She has been running large scale events and programs for over a decade on behalf of international NGOs, creative arts organisations and Pelumbra. Recently she has stepped down as Director of Peace and Global Studies at a Quaker school to focus on her work in Youth Leadership. In her spare time she works with TEDxExeter and leads campaigns for conflict-free minerals in consumer electronics. She is a member of the Civicus UN young leaders community and is based in the UK.
Susanne was born and raised in Germany and experienced transition into another culture when she settled in the UK. She has also travelled and lived in many places in the world, identifies as a European and has an international belonging.
Between 1987 and 2008 Susanne was a professional artist, while also focused in being a wife and mother. Her professional focus was for many years on ceramics, making unique, hand-worked pots and life sculptures. She exhibited and sold mainly in Lancashire, Devon and Cornwall, though also had exhibitions in London and Hamburg.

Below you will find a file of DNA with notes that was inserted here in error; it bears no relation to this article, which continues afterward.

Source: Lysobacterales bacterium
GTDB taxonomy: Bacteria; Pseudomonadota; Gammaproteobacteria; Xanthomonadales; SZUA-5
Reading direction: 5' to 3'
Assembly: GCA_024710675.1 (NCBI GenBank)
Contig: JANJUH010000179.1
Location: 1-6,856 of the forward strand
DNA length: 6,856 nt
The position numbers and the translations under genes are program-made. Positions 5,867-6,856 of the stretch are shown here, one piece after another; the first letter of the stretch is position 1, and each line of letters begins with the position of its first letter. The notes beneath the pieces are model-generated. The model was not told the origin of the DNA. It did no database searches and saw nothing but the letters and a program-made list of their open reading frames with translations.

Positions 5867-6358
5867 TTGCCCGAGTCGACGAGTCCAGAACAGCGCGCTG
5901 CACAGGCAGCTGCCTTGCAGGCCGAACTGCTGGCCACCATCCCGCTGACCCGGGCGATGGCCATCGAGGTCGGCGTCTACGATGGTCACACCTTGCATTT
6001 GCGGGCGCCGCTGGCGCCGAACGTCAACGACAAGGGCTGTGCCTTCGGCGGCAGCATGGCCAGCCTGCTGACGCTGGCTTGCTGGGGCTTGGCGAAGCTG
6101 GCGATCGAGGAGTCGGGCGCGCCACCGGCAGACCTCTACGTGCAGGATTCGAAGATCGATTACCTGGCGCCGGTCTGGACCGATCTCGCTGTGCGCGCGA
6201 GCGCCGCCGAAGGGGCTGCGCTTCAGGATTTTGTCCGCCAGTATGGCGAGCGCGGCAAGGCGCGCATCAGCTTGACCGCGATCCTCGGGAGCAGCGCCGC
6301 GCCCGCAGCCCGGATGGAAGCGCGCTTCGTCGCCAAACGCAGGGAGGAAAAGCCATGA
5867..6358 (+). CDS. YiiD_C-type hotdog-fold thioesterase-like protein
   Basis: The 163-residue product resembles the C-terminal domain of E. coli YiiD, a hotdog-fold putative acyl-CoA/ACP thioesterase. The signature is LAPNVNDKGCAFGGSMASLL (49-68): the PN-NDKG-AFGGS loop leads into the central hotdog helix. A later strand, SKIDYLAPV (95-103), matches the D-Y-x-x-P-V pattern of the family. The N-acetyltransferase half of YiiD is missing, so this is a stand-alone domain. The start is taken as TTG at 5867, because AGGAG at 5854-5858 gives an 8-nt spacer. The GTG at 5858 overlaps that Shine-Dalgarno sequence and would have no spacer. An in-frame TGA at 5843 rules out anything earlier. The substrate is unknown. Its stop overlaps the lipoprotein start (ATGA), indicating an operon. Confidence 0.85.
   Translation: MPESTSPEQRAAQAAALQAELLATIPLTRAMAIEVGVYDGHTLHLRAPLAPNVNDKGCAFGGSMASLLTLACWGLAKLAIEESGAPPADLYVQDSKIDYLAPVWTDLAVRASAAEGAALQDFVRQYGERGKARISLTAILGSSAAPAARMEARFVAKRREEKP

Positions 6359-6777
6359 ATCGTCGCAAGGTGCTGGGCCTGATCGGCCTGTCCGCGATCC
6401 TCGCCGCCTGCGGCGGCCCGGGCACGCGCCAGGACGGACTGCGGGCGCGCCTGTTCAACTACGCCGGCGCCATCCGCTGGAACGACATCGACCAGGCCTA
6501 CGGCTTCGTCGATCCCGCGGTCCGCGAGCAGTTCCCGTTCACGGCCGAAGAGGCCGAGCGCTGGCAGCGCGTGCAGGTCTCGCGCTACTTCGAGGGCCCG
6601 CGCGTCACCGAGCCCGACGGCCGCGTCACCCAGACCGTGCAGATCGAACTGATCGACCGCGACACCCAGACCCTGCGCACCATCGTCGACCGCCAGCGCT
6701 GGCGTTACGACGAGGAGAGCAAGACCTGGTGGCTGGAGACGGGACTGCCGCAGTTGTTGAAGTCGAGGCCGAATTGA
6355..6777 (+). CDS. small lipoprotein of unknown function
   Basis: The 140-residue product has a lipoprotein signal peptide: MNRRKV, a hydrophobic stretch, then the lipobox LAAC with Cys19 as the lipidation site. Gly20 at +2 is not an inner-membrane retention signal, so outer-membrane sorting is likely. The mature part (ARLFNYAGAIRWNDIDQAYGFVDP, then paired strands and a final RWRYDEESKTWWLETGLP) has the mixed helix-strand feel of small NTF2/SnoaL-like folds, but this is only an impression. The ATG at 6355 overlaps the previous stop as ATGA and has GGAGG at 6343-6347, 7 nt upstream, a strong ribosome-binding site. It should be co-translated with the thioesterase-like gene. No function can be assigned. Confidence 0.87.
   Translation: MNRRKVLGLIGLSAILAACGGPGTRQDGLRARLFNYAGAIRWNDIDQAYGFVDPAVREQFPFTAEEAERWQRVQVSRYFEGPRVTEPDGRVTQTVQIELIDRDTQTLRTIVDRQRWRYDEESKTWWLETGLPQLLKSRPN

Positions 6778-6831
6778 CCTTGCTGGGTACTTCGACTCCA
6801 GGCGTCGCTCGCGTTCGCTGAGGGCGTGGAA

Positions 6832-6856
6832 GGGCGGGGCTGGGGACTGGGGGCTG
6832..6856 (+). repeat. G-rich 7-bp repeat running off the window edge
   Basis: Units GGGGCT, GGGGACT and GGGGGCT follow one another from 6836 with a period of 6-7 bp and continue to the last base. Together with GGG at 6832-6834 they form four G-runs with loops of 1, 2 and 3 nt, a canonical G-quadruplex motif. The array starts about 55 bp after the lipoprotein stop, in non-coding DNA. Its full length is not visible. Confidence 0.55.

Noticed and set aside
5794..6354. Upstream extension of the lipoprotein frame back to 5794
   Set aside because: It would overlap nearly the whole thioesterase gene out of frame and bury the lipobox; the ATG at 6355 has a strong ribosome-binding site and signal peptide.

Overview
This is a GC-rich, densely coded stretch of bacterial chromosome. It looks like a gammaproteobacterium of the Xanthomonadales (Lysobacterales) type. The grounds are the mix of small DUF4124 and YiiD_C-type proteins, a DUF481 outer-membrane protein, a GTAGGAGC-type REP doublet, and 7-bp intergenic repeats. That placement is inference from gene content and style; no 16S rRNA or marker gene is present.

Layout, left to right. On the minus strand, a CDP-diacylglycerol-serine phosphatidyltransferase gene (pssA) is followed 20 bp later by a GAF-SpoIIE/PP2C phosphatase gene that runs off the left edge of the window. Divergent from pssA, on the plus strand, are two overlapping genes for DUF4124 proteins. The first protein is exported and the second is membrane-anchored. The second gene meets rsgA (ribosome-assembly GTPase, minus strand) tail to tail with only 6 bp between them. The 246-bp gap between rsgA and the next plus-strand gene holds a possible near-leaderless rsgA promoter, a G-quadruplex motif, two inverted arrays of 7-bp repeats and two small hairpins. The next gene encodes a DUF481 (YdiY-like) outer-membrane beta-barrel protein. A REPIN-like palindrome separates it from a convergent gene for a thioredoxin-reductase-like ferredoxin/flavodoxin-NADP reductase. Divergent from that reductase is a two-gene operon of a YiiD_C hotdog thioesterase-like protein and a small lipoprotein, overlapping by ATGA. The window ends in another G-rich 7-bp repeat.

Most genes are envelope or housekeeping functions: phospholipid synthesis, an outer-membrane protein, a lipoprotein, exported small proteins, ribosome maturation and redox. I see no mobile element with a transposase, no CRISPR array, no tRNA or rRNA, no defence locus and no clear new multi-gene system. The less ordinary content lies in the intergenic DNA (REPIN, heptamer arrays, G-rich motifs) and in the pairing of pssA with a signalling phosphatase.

When her children left home she trained at Karuna Institute and graduated with an MA in 2015, qualifying as a core process psychotherapist (registered with BACP).
Susanne practices a contemplative and compassionate therapeutic approach, recognising the uniqueness of each journey and of each person.
She works creatively in sessions, staying open for whatever is helpful for the client.
Her strength is being in relationship with the other, enabling clients to experience safety, for trust to develop and confidence to emerge.
One of the things she values in her work as a psychotherapist/counsellor is seeing the change in people, watching them become happier as the work progresses.